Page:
[Haskell-cafe] hamming distance allocation
Daniel Fischer
daniel.is.fischer at web.de
Mon Apr 19 13:49:32 EDT 2010
Am Montag 19 April 2010 17:53:27 schrieb Arnoldo Muller:
> Hello Daniel:
>
> My % GC time is : 75.0% (81.4% elapsed) and I am compiling with -O2.
Very bad. Can I see the code?
> Thank you for clarifying about the pointers.
Not to forget the Ints for counting.
>
> Slowly my memory grows up and eventually it explodes. I would expect
> that the list comprehension is lazily evaluated and therefore at any
> given time I am only executing one hamming distance. The result of the
> hamming distance is stored into a small statistics datatype I built
> (only stores sums and sum of squares and the counts). This datatype is
> updated using a foldr.
That might very well be the problem, if you update it with a foldr, you
must construct the entire list of 2000^2 hamming-thunks before the work can
begin.
It's probably better to use foldl' (and make the type strict) so you can
start the work immediately.
>
> I have no idea where the leak is. What do you see in a .prof file to
> find a leak (hamming distance has the largest amount of time and %alloc)
For finding leaks, heap profiling (-h*) gives more info than -p. The .prof
says more about where you spend your time than what hangs on to memory.
> ? From my .prof file where would you start looking at?
- use hamming instead of hamming2
- convertIntToDouble looks suspicious
- calculating a few million Hamming distances takes some time, but what
about getMyStats, should that really take 25%?
> > > filter (\x -> x /= 0) $ map (uncurry hammingX) [(xs, ys) | xs <-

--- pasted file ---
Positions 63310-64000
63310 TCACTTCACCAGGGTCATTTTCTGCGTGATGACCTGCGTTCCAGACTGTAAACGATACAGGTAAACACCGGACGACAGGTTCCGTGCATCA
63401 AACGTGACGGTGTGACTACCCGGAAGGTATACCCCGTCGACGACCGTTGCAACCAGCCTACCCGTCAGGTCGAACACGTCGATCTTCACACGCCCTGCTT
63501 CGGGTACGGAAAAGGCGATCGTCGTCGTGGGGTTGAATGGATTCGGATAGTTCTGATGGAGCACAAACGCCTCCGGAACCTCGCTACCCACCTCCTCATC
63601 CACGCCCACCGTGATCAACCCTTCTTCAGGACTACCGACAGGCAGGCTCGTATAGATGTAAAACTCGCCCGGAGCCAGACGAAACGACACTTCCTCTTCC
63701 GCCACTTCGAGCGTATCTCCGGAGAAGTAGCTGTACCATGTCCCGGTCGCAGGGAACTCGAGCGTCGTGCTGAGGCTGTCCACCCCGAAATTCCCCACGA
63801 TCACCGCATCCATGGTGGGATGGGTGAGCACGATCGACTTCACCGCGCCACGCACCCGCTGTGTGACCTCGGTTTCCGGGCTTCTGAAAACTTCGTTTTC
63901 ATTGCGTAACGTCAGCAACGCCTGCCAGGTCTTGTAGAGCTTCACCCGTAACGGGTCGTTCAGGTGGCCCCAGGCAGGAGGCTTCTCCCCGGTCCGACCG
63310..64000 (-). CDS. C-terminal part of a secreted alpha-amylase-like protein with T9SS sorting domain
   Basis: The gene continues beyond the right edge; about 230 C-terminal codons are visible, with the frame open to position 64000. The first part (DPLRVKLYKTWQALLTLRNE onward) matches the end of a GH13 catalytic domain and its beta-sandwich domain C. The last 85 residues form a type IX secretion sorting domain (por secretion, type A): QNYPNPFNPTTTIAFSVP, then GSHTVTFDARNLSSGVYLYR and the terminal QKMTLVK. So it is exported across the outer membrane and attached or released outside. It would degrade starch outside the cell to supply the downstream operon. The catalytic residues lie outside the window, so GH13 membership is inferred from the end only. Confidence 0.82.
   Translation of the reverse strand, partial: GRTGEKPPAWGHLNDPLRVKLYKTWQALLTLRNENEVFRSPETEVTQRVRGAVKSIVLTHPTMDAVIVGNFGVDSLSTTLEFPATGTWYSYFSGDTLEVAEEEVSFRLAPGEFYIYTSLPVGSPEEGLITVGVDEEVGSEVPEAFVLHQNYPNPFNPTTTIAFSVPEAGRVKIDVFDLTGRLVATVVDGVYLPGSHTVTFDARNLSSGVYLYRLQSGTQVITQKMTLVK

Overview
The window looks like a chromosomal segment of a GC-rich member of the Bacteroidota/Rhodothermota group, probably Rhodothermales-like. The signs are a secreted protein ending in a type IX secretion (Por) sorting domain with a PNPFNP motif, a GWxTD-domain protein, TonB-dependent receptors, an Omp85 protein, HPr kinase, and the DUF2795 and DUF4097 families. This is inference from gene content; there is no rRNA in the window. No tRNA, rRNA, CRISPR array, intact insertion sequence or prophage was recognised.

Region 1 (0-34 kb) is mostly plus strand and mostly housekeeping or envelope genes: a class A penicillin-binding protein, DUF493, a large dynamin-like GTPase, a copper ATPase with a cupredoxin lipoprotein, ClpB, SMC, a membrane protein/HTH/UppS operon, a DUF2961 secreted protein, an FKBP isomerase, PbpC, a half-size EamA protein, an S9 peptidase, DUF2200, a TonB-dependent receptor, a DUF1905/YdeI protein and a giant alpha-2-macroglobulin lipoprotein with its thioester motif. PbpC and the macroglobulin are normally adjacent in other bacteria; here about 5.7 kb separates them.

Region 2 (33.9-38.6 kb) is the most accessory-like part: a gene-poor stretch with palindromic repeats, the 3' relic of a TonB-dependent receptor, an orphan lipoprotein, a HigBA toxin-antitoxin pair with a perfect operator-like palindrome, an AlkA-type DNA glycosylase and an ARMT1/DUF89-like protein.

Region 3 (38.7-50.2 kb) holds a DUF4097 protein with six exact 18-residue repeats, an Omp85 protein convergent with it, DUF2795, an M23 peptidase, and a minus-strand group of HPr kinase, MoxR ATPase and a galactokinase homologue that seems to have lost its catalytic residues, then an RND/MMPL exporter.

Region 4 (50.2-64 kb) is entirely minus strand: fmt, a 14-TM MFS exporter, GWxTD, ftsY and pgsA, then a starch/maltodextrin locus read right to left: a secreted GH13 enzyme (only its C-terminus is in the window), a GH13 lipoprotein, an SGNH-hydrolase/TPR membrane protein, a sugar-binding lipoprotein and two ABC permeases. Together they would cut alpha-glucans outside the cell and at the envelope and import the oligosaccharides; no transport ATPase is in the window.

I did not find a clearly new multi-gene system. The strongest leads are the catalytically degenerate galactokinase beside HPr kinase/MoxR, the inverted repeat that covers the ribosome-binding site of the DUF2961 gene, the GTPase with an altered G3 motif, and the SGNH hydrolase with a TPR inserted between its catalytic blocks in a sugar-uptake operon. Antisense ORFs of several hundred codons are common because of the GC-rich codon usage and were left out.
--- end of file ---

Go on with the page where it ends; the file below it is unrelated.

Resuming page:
> > > exampl, ys <- exampl]
> > >
filter (/= 0) [hamming xs ys | xs <- example, ys <- example]
And of course, you can trivially avoid half of the work.
>
>
> Best Regards,
>
> Arnoldo Muller
>
> On Mon, Apr 19, 2010 at 3:18 AM, Daniel Fischer
<daniel.is.fischer at web.de>wrote:
> > Am Montag 19 April 2010 01:03:14 schrieb Arnoldo Muller:
> > > Hello all:
> > >
> > > I want to generate some hamming distance statistics about a set of
> > > strings. As explained in another e-mail in this list, I used the
> > > following code to call the
> > > functions:
> > > (exampl holds the list of strings of size w)
> > > filter (\x -> x /= 0) $ map (uncurry hammingX) [(xs, ys) | xs <-
> > > exampl, ys <- exampl]
> > >
> > > I have two hamming functions:
> > > -- hamming distance for variable length strings
> > > hamming :: String -> String -> Int
> > > hamming x y = hamming' x y 0
> > > where
> > > hamming' [] _ !c = c
> > > hamming' _ [] !c = c
> > > hamming' (x:xs) (y:ys) !c
> > >
> > > | x == y = hamming' xs ys c
> > > | otherwise = hamming' xs ys (c + 1)
> > >
> > > -- function posted in this mailing list
> > > hamming2 :: String -> String -> Int
> > > hamming2 xs ys = length (filter not (zipWith (==) xs ys))
> > >
> > > I am executing these functions millions of times and the bottleneck
> > > of my program is in them as explained by running in profiling mode
> > > with +RTS -K400M -p -RTS
> > >
> > > The costlier function is the hamming distance
> > > COST CENTRE MODULE %time %alloc
> > >
> > > hamming Distances 66.6 41.9
> > >
> > > It says that it is performing 41% of the allocations. In the case of
> > > hamming2 the allocations go as far as 52%.
> >
> > Allocations are cheap, so that's not necessarily a problem. More
> > important is, what's the maximum residency and how much is copied
> > during GC? Are you compiling with -O2 ?
> >
> > > I could understand that
> > > there are allocations in "hamming2" because we are creating pairs,
> > > but in the case of "hamming" there should be no allocation.
> >
> > Why not? I don't know how GHC counts allocations, but everytime you go
> > from (x:xs) to xs, you need a new pointer to the tail. If that counts
> > as allocation, hamming must allocate a lot, too.
> >
> > > How can I execute my hamming functions without allocating memory?
> > >
> > > Best regards,
> > >
> > > Arnoldo Muller
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